Investing.com - The pound remained lower against the U.S. dollar on Friday, as concerns over mounting tensions in Ukraine overshadowed upbeat U.K. economic reports published earlier in the trading session.
GBP/USD hit 1.6838 during U.S. morning trade, the pair's lowest since May 2; the pair subsequently consolidated at 1.6855, declining 0.45%.
Cable was likely to find support at 1.6806, the low of April 30 and resistance at 1.6939, the session high.
Market sentiment weakened after pro-Russia separatists in eastern Ukraine ignored a public call by Russian President Vladimir Putin to postpone a referendum on self-rule. They said they plan to go ahead on Sunday with a vote that some fear could lead to a civil war.
European Commission President Jose Manuel Barroso said on Friday that the European Union was still struggling to agree on what approach to take on the crisis and that the event was the biggest threat to European security since the fall of the Berlin Wall.
Earlier Friday, official data showed that U.K. manufacturing production rose 0.5% in March, beating expectations for a 0.3% gain, after a 1.0% increase the previous month.
A separate report showed that the U.K trade deficit narrowed to £8.48 billion in March, from £8.75 billion in February, whose figure was revised from a previously estimated deficit of £9.09 billion. Analysts had expected the trade deficit to widen to £9.00 billion in March.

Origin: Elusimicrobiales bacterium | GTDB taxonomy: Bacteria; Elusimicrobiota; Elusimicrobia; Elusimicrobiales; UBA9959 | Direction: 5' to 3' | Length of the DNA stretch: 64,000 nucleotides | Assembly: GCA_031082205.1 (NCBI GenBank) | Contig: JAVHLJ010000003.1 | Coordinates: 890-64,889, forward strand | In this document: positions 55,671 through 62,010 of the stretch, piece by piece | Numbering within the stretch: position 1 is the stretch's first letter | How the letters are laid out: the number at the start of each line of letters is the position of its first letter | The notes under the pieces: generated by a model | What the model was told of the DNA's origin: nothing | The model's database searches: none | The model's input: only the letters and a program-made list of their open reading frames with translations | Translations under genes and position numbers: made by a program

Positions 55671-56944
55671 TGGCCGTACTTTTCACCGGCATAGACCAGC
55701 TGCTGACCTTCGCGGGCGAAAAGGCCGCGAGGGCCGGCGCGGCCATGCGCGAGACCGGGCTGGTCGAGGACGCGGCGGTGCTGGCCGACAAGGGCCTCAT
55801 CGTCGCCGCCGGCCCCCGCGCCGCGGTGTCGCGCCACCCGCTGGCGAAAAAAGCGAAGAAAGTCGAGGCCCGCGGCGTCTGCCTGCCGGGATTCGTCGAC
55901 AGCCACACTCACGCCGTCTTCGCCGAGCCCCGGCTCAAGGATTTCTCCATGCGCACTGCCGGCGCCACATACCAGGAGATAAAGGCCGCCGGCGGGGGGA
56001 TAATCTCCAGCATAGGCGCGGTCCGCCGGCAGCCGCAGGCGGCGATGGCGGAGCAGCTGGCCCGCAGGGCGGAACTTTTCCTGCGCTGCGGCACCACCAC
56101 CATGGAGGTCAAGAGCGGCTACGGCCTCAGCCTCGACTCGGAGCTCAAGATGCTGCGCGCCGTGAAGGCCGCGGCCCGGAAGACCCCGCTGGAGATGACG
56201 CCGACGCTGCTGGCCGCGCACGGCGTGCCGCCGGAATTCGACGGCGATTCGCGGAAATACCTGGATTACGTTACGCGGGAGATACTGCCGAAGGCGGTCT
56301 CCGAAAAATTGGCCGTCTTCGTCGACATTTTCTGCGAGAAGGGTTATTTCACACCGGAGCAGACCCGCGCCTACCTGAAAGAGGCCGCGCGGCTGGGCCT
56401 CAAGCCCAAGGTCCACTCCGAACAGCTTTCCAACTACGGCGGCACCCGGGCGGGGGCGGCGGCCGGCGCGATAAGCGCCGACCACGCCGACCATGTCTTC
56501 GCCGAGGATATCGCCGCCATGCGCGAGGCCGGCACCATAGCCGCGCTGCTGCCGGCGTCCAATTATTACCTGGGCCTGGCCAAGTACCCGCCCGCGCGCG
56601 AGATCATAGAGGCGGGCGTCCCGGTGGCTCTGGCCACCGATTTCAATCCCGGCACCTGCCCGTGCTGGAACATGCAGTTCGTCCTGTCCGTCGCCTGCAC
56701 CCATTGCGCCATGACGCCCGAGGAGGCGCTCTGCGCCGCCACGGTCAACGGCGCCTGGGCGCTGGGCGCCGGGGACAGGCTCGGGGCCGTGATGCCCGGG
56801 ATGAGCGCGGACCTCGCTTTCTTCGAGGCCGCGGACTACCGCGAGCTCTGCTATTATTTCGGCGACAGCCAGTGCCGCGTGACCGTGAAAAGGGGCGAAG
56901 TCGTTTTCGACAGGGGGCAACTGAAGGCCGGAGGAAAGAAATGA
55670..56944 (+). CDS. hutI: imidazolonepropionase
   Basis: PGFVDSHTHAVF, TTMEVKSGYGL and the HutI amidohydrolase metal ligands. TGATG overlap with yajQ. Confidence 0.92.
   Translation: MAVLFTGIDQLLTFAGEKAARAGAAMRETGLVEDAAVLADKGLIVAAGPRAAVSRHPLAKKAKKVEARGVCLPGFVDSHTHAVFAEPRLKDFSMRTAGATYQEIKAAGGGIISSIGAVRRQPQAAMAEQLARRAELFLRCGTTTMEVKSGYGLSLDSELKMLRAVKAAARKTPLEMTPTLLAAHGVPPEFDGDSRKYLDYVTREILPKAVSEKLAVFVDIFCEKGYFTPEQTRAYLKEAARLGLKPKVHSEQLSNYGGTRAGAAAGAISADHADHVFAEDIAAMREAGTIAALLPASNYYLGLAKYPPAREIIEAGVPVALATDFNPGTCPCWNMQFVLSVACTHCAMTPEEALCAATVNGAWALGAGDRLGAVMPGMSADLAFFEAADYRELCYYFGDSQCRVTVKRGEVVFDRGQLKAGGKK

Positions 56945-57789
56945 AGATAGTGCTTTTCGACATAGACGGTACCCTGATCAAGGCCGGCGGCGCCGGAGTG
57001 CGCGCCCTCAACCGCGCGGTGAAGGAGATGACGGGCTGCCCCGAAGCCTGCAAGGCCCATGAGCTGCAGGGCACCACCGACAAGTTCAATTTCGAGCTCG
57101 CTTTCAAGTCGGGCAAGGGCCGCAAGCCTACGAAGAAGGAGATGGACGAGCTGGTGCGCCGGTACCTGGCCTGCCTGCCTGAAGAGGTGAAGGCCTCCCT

The data added to a recent string of strong economic reports indicating that the recovery is deepening, fuelling further expectations for a U.K. rate hike in the early part of next year.
Sterling was little changed against the euro, with EUR/GBP easing up 0.03% to 0.8176.
The single currency remained under pressure after European Central Bank President Mario Draghi said the central bank governing council is comfortable with acting at its next meeting, after the bank has published fresh forecasts for inflation and growth.
Also Friday, official data showed that Germany's trade surplus narrowed to €14.8 billion in March from €15.8 billion in February, whose figure was revised from a previously estimated surplus of €15.7 billion.
Analysts had expected the trade surplus to widen to €16.6 billion in March.
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